For example, everyone using ROCK + fanless cases is probably shortening the lifespan of the CPU by years, as ROCK does not do any thermal load adjustments. Will it work? Yes. Could it cause future damage to their hardware? I believe it will. Will people disagree with me? Yes, but I’m not selling them ROCK or the hardware in that case so I stay quiet.

Are you having a bad time with Roon? Does it sound sub-par to you?

If you did something to tweak your Nucleus+ and it caused an issue that damaged the hardware or caused an issue with the software, you’d want us to cover that under warranty. I’m trying to avoid that. I’m sorry you regret buying a turn-key product in hopes to tweak it.

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Here is a guide for computer (including BIOS) optimization for audio, from Highend-AudioPC.com.
It contains one chapter dedicated to BIOS, with clear instructions about Hyper-Threading.


While many of these optimization may have a place in a computer being use for a DAW, it does not follow that they also have a place in a computer being used for listening to music.

A DAW has some important requirements:

  • Low latency throughput from input to output (audio interface input to audio interface output)
  • High volume of audio data processed by heavy use of floating point calculations in real time
  • High volume of audio data pulled from storage and processed (including being mixed on a summing bus).
  • Sometimes high volume of data being written to storage
  • All of above with very tight timing being maintained with no disruption of any ADC or DAC data paths.

Additionally, a decade or more ago many of the plugins and even some DAWs were not good at multi-CPU synchronisation.

Disabling hyperthreading back in this time was though to assist in making the floating point parts of the CPU more consistently available to an FP intensive high priority DSP thread. A read up on exactly how hyperthreading used to work (and maybe still does?) will probably help, but simplistically, a single CPU has one of a bunch of important functional units including floating point and integer units. Hyperthreading allows two virtual cores to each bit of the shared core that another virtual core is not using. So, it doesnt for eg increase floating point performance but did allow integer and floating point to occur concurrently per core.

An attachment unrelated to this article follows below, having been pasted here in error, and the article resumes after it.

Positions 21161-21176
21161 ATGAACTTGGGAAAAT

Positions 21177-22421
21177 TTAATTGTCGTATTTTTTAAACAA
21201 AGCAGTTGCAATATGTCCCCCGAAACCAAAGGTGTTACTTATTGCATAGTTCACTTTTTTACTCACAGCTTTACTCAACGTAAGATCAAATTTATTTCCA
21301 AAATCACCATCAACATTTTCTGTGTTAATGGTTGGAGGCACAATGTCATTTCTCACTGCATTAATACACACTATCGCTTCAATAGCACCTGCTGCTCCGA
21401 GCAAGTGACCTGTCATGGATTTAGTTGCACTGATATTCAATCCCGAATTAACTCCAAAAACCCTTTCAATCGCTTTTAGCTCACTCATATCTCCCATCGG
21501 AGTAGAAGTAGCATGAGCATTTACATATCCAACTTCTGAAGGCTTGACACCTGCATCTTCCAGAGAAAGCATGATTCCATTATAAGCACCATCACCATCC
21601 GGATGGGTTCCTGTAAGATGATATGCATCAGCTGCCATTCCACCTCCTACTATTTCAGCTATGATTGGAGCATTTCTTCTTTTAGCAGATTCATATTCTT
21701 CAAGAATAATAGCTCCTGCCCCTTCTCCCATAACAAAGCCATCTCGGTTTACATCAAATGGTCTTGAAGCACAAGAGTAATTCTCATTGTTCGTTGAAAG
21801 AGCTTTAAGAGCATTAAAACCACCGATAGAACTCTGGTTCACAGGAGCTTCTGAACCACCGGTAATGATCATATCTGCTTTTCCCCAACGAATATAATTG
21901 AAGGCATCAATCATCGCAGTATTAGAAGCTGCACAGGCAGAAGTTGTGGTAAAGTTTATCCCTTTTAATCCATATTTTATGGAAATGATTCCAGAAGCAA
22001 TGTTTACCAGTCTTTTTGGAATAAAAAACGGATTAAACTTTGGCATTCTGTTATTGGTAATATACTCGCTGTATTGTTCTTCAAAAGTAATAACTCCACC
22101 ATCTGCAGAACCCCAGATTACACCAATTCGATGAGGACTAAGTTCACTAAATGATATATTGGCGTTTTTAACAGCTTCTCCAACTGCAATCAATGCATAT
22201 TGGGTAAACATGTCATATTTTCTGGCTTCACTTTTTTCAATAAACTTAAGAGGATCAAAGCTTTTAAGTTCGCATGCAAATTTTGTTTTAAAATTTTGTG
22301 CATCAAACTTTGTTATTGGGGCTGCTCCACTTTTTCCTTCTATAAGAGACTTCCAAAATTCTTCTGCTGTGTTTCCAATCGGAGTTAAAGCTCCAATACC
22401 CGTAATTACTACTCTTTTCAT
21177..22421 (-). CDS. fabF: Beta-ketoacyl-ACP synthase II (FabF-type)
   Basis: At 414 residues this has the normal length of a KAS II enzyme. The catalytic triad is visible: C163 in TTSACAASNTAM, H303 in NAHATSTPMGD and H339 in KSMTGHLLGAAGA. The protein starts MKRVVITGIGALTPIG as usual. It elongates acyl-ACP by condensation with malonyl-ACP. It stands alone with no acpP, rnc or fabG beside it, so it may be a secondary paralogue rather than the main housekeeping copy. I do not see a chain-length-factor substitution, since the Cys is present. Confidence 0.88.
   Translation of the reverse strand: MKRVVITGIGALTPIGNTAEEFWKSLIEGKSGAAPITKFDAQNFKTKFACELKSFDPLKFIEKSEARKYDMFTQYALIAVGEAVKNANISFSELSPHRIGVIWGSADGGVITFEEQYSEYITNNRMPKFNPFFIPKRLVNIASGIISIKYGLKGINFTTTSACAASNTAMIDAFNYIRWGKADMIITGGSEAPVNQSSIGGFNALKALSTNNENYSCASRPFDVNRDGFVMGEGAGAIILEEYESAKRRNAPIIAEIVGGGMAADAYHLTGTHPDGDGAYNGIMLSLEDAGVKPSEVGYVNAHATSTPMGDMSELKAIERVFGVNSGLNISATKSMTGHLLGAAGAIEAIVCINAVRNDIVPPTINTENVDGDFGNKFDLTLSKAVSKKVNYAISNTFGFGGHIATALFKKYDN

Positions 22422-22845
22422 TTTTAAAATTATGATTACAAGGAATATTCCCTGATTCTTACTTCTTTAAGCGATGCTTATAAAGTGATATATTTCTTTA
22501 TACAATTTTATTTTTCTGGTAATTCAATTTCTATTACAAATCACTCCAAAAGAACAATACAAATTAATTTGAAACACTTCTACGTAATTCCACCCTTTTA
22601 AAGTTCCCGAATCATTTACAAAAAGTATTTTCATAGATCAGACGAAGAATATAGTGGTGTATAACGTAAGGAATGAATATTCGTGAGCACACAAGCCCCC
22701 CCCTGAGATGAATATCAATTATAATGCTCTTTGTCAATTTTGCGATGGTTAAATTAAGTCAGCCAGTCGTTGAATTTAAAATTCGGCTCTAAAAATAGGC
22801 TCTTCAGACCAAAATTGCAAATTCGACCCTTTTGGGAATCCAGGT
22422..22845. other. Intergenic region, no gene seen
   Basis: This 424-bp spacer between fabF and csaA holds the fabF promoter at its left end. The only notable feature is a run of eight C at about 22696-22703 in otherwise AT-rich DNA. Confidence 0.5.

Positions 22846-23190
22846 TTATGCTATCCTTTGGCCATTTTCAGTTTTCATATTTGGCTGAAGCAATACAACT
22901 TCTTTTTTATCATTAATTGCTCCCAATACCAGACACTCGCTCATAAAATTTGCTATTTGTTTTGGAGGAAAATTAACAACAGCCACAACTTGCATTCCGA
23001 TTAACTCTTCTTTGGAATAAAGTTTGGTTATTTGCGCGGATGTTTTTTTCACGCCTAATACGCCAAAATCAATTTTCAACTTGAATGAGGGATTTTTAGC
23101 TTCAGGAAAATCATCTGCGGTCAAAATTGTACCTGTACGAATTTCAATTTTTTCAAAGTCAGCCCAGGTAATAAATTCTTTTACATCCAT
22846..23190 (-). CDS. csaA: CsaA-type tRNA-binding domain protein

I have experimented with such tweaks back in those days being a semi-professional producer at the time. In end - yes sometimes you could get a benefit, but often I found it hit and miss according to the specific intel hardware and memory etc in use and even OS. Either way, I generally found if there was a gain it was marginal and as DAWs improved then actually the reverse was more often true - ie disabling HT was much slower. DAW are typically not fine grain multi-threaded apps as the overhead of thread sync are quite high, along with CPU caching strategies of the time etc - it made some sense that this use case could benefit from HT off.